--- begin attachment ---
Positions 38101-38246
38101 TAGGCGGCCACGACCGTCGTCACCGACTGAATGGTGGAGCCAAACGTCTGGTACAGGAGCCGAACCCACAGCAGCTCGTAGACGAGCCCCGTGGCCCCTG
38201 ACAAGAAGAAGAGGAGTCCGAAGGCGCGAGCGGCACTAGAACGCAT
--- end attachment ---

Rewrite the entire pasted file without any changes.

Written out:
Positions 38101-38246
38101 TAGGCGGCCACGACCGTCGTCACCGACTGAATGGTGGAGCCAAACGTCTGGTACAGGAGCCGAACCCACAGCAGCTCGTAGACGAGCCCCGTGGCCCCTG
38201 ACAAGAAGAAGAGGAGTCCGAAGGCGCGAGCGGCACTAGAACGCAT